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Advantageous Leadership in Public Good Provision: The Case of an Endogenous Contribution Technology

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Listed:
  • Wolfgang Buchholz
  • Michael Eichenseer

Abstract

From the perspective of standard public good theory the total amount of greenhouse gas mitigation (or public good supply in general) will be lower in a leader-follower game than in a simultaneous Nash game so that strategic leadership is disadvantageous for climate policy. We show that this need no longer be true when the leading country has the option to employ a technology by which it can reduce its abatement costs and thus improve the productivity of its contribution technology. Our general result is illustrated by an example with Cobb-Douglas preferences and, finally, an empirical application to global climate policy is briefly discussed.

Suggested Citation

  • Wolfgang Buchholz & Michael Eichenseer, 2017. "Advantageous Leadership in Public Good Provision: The Case of an Endogenous Contribution Technology," CESifo Working Paper Series 6352, CESifo Group Munich.
  • Handle: RePEc:ces:ceswps:_6352
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    File URL: http://www.cesifo-group.de/DocDL/cesifo1_wp6352.pdf
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    References listed on IDEAS

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    1. John Stranlund, 1996. "On the strategic potential of technological aid in international environmental relations," Journal of Economics, Springer, vol. 64(1), pages 1-22, February.
    2. repec:mhr:jinste:urn:sici:0932-4569(201806)172:2_351:sdalit_2.0.tx_2-u is not listed on IDEAS
    3. Wolfgang Buchholz & Kai Konrad, 1994. "Global environmental problems and the strategic choice of technology," Journal of Economics, Springer, vol. 60(3), pages 299-321, October.
    4. Ihori, Toshihiro, 1996. "International public goods and contribution productivity differentials," Journal of Public Economics, Elsevier, vol. 61(1), pages 139-154, July.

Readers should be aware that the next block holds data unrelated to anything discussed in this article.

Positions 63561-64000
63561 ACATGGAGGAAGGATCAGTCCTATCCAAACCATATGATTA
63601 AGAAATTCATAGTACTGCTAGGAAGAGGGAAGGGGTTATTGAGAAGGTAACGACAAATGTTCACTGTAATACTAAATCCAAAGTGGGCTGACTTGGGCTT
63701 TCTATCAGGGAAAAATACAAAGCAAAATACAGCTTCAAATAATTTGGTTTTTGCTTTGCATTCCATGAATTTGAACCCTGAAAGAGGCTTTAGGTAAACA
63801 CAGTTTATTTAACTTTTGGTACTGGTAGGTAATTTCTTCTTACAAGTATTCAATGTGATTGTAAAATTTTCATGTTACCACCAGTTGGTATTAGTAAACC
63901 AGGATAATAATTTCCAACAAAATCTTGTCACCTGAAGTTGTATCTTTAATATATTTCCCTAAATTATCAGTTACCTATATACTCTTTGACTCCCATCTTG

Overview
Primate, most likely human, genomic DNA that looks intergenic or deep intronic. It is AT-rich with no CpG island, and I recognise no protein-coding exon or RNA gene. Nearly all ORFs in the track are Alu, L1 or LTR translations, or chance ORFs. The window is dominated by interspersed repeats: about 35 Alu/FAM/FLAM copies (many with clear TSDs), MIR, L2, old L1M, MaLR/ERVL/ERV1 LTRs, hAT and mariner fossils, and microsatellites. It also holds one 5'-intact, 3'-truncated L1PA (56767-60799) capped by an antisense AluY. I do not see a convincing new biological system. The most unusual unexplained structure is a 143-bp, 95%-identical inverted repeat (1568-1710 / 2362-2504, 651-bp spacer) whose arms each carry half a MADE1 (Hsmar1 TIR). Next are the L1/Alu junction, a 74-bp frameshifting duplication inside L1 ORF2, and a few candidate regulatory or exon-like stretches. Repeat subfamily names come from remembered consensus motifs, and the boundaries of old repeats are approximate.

5. Brandt, Urs Steiner, 2004. "Unilateral actions, the case of international environmental problems," Resource and Energy Economics, Elsevier, vol. 26(4), pages 373-391, December.
    6. Hoel, Michael, 1991. "Global environmental problems: The effects of unilateral actions taken by one country," Journal of Environmental Economics and Management, Elsevier, vol. 20(1), pages 55-70, January.
    7. Keisuke Hattori & Mai Yamada, 2018. "Skill Diversity and Leadership in Team Production," Journal of Institutional and Theoretical Economics (JITE), Mohr Siebeck, Tübingen, vol. 174(2), pages 351-374, June.
    8. Cornes,Richard & Sandler,Todd, 1996. "The Theory of Externalities, Public Goods, and Club Goods," Cambridge Books, Cambridge University Press, number 9780521477185, August.
    9. Richard Cornes & Roger Hartley, 2007. "Aggregative Public Good Games," Journal of Public Economic Theory, Association for Public Economic Theory, vol. 9(2), pages 201-219, April.
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    11. Varian, Hal R., 1994. "Sequential contributions to public goods," Journal of Public Economics, Elsevier, vol. 53(2), pages 165-186, February.
    12. Keisuke Hattori, 2005. "Is Technological Progress Pareto-Improving for a World with Global Public Goods?," Journal of Economics, Springer, vol. 84(2), pages 135-156, March.
    13. Andreoni, James, 1988. "Privately provided public goods in a large economy: The limits of altruism," Journal of Public Economics, Elsevier, vol. 35(1), pages 57-73, February.
    14. Stefano Barbieri, 2012. "Communication and Early Contributions," Journal of Public Economic Theory, Association for Public Economic Theory, vol. 14(3), pages 391-421, June.
    15. Gregor Schwerhoff, 2016. "The economics of leadership in climate change mitigation," Climate Policy, Taylor & Francis Journals, vol. 16(2), pages 196-214, March.
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    More about this item

    Keywords

    public goods; leadership; choice of technology; climate policy;

    JEL classification:

    • C72 - Mathematical and Quantitative Methods - - Game Theory and Bargaining Theory - - - Noncooperative Games
    • H41 - Public Economics - - Publicly Provided Goods - - - Public Goods
    • O31 - Economic Development, Innovation, Technological Change, and Growth - - Innovation; Research and Development; Technological Change; Intellectual Property Rights - - - Innovation and Invention: Processes and Incentives
    • Q54 - Agricultural and Natural Resource Economics; Environmental and Ecological Economics - - Environmental Economics - - - Climate; Natural Disasters and their Management; Global Warming
    • Q55 - Agricultural and Natural Resource Economics; Environmental and Ecological Economics - - Environmental Economics - - - Environmental Economics: Technological Innovation

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